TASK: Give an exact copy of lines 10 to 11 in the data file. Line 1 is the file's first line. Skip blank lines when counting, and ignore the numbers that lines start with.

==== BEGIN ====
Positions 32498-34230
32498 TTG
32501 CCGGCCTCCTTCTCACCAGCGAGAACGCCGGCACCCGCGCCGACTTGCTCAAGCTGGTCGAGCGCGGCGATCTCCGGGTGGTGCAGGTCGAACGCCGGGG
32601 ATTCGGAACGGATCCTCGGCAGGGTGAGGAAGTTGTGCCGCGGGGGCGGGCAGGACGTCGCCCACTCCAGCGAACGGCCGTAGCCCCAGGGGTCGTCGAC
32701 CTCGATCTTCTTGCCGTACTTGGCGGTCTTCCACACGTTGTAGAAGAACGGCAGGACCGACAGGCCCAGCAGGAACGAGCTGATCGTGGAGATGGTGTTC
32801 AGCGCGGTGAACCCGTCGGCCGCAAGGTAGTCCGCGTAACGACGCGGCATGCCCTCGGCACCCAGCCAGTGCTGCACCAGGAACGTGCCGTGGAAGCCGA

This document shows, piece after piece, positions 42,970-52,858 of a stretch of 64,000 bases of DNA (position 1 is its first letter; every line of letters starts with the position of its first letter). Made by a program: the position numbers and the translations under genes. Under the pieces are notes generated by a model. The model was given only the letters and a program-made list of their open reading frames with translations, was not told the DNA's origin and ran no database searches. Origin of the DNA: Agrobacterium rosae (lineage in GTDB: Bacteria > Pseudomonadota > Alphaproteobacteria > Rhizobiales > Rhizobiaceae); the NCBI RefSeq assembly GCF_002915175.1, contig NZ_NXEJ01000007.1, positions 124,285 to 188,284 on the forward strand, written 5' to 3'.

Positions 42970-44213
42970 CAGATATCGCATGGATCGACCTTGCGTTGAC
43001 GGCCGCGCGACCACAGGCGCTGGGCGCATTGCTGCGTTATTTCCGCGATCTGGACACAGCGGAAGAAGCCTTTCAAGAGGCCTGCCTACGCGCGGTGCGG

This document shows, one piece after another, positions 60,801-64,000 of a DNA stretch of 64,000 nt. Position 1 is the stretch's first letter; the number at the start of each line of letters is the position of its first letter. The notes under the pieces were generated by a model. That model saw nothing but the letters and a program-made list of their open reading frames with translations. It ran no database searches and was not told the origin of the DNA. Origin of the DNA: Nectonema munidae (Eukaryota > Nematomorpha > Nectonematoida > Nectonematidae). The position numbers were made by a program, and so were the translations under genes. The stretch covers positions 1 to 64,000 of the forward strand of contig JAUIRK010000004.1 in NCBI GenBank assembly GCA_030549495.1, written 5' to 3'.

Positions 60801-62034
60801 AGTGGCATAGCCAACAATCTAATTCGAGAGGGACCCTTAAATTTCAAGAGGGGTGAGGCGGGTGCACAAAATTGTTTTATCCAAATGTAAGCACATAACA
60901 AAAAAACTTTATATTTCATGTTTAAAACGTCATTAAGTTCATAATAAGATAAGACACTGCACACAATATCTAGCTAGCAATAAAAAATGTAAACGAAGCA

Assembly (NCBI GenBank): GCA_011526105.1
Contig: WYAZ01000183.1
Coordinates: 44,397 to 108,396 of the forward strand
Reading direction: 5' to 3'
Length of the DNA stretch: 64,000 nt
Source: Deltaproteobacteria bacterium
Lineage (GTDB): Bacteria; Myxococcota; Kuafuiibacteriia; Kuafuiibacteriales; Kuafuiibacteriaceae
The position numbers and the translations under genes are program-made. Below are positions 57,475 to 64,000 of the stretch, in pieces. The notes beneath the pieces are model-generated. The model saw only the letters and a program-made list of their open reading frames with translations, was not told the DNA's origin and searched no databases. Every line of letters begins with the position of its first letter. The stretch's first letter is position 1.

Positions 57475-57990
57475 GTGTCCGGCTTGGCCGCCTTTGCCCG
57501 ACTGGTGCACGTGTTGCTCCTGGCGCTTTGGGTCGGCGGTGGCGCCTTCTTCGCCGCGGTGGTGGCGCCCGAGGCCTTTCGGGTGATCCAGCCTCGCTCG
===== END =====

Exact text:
43001 GGCCGCGCGACCACAGGCGCTGGGCGCATTGCTGCGTTATTTCCGCGATCTGGACACAGCGGAAGAAGCCTTTCAAGAGGCCTGCCTACGCGCGGTGCGG

This document shows, one piece after another, positions 60,801-64,000 of a DNA stretch of 64,000 nt. Position 1 is the stretch's first letter; the number at the start of each line of letters is the position of its first letter. The notes under the pieces were generated by a model. That model saw nothing but the letters and a program-made list of their open reading frames with translations. It ran no database searches and was not told the origin of the DNA. Origin of the DNA: Nectonema munidae (Eukaryota > Nematomorpha > Nectonematoida > Nectonematidae). The position numbers were made by a program, and so were the translations under genes. The stretch covers positions 1 to 64,000 of the forward strand of contig JAUIRK010000004.1 in NCBI GenBank assembly GCA_030549495.1, written 5' to 3'.